[MUD-Dev] The Relationship between pkers and monster AI?

Matthew Mihaly diablo at best.com
Wed Sep 8 19:56:13 New Zealand Standard Time 1999


On Wed, 8 Sep 1999, Ilya, SCC, Game Commando wrote:

> On Wed, 8 Sep 1999 17:39:27 -0700 (PDT), Matthew Mihaly wrote:
> 
> ))and realism obviously isn't really the goal of any fantasy or
> ))sci-fi mud. The goal of most muds is to make a fun game, not a realistic
> ))world.
> 
> I would contest that one hotly. The two propositions or concepts do
> not stand in contradiction one to another.  These concepts (realistic
> world and fun game) are foundation and structure.

No, they don't stand in contradiction to one another, but as far as I'm
concerned, realism is not the goal. A fun fantasy mud is. Realism is only
useful insofar as it supports that goal, which is why I require that
people eat (adds atmosphere), but not require them to then process that
waste out of their body, which I would do if I cared about internal
consistency or realism generally.


> 
> Realistic world (or just realism) is the reasonable foundation on
> which the structure of fun game can best be built.
> 
> I mean realism in two aspects:
> 1 - realism = correspondence with familiar things in reality; and
> 2 - realism = internal consistency
> 
> Oh yes, playability comes in there.  Suspension of disbelief comes
> into play to.  But realism (in one of those two forms above) is the
> most effective tool in reducing the frequency and scale of all those
> silly "gotchas" one finds in so many game worlds ("But _why_ can't
> I knock on the door -- it's right there?"  "But _why_ can't I take
> the candlestick -- I can see it there in the room?"  "What do you mean
> 'You can't do that?'").

This isn't true in my experience. The only players I've ever seen react at
all like that are first-timer mudders, and within an hour or so they have
internalized the implicit rule that the things you can interact with
represent only a portion of what actually exists. I agree that being able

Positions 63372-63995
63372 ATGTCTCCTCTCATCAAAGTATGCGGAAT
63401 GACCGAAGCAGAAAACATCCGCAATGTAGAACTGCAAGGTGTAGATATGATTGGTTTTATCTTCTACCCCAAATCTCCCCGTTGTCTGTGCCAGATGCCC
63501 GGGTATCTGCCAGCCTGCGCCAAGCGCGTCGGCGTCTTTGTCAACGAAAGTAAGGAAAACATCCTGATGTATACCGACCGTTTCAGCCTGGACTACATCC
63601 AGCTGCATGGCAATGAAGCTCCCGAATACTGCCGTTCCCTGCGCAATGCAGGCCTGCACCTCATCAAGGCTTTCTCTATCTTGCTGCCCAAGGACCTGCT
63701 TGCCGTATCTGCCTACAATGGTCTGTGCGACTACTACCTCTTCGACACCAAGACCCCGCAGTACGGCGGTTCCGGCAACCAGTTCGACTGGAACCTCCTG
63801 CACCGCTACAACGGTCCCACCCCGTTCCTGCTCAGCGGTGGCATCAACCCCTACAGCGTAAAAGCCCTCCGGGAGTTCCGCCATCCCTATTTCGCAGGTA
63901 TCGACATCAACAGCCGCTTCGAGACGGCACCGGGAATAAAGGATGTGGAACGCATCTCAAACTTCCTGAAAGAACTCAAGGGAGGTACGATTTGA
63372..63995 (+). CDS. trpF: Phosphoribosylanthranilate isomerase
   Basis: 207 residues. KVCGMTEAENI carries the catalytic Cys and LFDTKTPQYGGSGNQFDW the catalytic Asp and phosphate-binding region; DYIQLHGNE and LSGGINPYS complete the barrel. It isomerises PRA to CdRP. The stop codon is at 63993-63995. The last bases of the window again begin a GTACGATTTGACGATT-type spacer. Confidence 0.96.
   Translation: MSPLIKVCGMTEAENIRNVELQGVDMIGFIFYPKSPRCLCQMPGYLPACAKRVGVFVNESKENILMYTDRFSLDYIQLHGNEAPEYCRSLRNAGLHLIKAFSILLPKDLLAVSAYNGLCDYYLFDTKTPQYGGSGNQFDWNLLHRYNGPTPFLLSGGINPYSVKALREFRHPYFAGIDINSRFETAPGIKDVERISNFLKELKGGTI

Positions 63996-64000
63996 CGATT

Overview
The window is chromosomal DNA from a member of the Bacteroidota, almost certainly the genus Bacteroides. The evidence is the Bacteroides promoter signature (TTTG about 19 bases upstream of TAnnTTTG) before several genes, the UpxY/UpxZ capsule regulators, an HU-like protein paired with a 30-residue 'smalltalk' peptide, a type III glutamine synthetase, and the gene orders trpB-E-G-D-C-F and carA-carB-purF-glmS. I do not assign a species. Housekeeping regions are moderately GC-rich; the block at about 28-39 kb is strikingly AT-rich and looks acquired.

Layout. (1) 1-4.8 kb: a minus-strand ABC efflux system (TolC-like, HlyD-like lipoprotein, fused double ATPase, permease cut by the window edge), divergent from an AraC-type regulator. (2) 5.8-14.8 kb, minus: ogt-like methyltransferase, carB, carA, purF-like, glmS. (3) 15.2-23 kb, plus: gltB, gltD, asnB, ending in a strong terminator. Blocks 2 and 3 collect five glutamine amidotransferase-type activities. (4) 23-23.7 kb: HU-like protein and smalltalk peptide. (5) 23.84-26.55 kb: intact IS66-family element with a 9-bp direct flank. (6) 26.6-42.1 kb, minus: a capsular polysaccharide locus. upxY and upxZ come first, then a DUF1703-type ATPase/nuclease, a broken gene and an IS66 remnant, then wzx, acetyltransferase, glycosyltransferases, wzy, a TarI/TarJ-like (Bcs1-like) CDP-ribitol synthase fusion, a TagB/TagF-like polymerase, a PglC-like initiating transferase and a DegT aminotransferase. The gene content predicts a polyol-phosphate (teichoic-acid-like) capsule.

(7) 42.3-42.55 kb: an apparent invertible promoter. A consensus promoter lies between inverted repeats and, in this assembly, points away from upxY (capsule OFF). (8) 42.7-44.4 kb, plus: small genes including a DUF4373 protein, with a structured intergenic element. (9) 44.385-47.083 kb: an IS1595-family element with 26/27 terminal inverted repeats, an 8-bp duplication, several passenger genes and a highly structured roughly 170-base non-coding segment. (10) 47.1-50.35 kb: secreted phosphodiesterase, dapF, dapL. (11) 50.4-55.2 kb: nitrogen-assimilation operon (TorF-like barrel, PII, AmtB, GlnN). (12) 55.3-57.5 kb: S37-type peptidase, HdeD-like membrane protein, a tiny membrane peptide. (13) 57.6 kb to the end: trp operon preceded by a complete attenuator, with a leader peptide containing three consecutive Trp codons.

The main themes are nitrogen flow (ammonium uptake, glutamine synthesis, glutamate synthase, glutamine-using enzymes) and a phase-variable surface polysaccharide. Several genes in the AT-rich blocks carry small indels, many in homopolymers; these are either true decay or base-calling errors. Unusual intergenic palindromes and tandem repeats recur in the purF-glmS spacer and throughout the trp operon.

to interact with every item you can see is ideal, but it's not worth the
effort. Making a game where I have to sit there and model the
characteristics of everything from chairs to the floor surfaces, to the
ceiling beams, etc isn't my interest, and I have never met someone who
played a text game and said "Damn it, how come when I dump my bucket of
blood on this slightly angled surface, the blood doesn't take longer to
wash away than on the heavily angled surface." 

> 
> It is certainly impossible to remove all silly gotchas.  This is
> a given.  But this is no excuse to try to reduce them.  Realism is
> a great tool for this, and is unworthy of being placed in opposition
> to 'making a fun game.'  The latter always requires huge doses of
> the former, in both the aspects I describe.

Right, that's my point. Realism is a tool, not a goal. Incidentally
though, I would describe Achaea as having tons of the "defects" you speak
of. They range from making no attempt at letting people interact with
things mentioned in room descriptions (people with ansi on can see very
clearly what they can and cannot interact with, as the things they can are
coloured cyan), to not letting you strip items from dead player bodies, to
even there not being equipment or gold to take from most dead mobiles. I
mean, from your point of view, it'd be a really dire situation. Yet, I
have literally never had _one_ complaint that was along the lines of
yours. I'm not exaggerating. And this is from a game that people
presumably expect more out of, since their characters cost them hundreds
and even thousands of dollars, that is fairly successful. 

What you are saying does make sense on the surface, but in the end I don't
think the players care very much. They just accept those limitations as
it's a game, not a simulation.
--matt




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